by Julie Kunen, Slow Food USA
‘Tis the season! No, not the Christmas season, the Thanksgiving season — the most delicious holiday of the year. Understandably, you might be expecting a blog post about turkey. Preparing turkey, how to not overcook the turkey, eating turkey, what to do with turkey leftovers. And you won’t be disappointed. But this blog post is not about your average turkey. No, it is about the Royal Palm and the White Holland, the Bourbon Red and the Narragansett, the Bronze and the Slate (also colorfully known as the Blue or Lavender turkey). Undeniably, this is not your average blog post about your average turkey.
As you may have surmised, I’m talking about heritage turkeys. Specifically, the eight heritage turkey breeds recognized by the American Livestock Conservancy, a non-profit group dedicated to conserving America’s living heritage of livestock and poultry breeds. The turkey is America’s other national bird, yet as recently as 1997, heritage turkeys were in danger of extinction. There were only about 1,300 breeding birds left in the US, their genetic diversity about to be lost. After a campaign by Slow Food USA, together with groups like the Livestock Conservancy and dedicated small farmers, to promote these endangered breeds and celebrate their deliciousness, there are now upwards of 30,000 heritage turkeys in the U.S. For further recognition and protection, these heritage turkey breeds have been entered into the Slow Food Ark of Taste.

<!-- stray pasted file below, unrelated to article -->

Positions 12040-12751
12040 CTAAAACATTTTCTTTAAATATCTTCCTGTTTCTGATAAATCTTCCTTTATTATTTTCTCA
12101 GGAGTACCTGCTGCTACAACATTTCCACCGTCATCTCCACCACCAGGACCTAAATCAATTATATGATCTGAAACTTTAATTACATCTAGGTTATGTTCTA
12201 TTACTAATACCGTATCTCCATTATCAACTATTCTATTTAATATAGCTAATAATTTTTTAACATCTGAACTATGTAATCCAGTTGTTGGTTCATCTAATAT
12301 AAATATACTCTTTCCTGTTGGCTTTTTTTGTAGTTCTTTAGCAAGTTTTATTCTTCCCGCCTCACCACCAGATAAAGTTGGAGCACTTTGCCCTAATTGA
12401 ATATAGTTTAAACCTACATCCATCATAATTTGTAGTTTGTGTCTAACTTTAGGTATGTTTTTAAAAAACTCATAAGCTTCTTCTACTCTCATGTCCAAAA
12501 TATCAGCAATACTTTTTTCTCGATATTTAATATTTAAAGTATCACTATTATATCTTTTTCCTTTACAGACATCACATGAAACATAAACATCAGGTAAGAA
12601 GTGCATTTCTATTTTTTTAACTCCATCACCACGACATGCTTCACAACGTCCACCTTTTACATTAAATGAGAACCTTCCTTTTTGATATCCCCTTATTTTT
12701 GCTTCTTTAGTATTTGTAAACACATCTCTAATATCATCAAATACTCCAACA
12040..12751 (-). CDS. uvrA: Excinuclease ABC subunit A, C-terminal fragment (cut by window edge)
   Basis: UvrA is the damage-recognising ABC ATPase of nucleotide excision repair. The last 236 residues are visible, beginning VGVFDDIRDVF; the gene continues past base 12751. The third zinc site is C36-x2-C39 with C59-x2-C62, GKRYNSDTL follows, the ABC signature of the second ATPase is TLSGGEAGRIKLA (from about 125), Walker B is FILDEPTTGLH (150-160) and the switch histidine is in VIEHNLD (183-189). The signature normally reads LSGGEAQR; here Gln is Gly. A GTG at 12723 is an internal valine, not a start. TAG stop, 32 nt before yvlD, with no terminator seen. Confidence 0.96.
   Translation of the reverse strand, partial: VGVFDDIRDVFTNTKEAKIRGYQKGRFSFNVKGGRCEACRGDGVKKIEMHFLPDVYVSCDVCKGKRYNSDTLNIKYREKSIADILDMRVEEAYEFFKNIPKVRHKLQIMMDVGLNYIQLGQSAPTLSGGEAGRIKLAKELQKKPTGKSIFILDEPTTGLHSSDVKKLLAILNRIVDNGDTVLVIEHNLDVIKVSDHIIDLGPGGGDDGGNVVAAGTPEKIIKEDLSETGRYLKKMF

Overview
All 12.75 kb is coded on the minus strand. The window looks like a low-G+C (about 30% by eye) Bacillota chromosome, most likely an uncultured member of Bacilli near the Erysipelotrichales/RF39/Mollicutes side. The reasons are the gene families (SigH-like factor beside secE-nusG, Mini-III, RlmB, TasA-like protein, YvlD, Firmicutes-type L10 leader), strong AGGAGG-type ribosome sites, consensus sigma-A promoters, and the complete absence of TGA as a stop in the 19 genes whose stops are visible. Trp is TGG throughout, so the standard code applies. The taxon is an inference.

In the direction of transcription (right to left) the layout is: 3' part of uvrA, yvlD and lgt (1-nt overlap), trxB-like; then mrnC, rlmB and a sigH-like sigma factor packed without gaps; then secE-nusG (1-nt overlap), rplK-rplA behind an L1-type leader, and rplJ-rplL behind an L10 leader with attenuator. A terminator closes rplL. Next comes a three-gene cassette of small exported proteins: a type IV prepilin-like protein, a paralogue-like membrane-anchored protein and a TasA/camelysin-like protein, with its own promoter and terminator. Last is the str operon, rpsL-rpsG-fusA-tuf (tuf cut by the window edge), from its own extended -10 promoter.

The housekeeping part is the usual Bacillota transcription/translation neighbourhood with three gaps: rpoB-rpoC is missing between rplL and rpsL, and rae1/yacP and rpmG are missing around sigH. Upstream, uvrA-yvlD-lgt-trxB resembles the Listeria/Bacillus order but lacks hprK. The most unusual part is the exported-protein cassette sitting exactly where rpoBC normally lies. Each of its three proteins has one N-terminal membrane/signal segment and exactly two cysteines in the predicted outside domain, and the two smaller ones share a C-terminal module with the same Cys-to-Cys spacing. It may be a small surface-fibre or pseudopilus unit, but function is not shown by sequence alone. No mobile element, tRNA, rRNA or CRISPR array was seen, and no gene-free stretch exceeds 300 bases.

Heritage turkeys can be much more delicious and certainly more nutritious than the industrially farmed white broad-breasted turkey that constitutes over 99% of the commercial turkeys processed and eaten in the U.S. These birds have become freaks of un-nature, bred to grow as big as possible, as fast as possible. For starters, the birds have such absurdly large breasts that they can no longer fly or reproduce by themselves. Heritage birds, in contrast, are raised more slowly, feed on pasture and are produced on smaller scale farms. The farm systems that produce them are healthier both for the birds and for the environment. For example, pastured turkeys have been found to be higher in Omega-3 and Omega-6 fatty acids from eating clover and other pasture greens than industrial CAFO-produced birds fed a corn diet. The key point is this: heritage turkeys tend to have more succulent, juicier, richer, and meatier-tasting meat.
But how to turn that flavorful potential into reality on the big day, ensuring that your heritage centerpiece is savory and irresistible? Several cooking magazines, farmers, and chefs have weighed in over the years on the best ways to cook a heritage bird.
Fine Cooking explains that heritage turkeys have more fat from being raised outdoors and adapting to stay warm. Their slower growth (6-7 months versus 4 months or less for industrial birds) means that their meat is more flavorful. And what’s more, they have a more equal balance of dark meat to white, since less of the animal is breast. And dark meat means juicy, rich meat.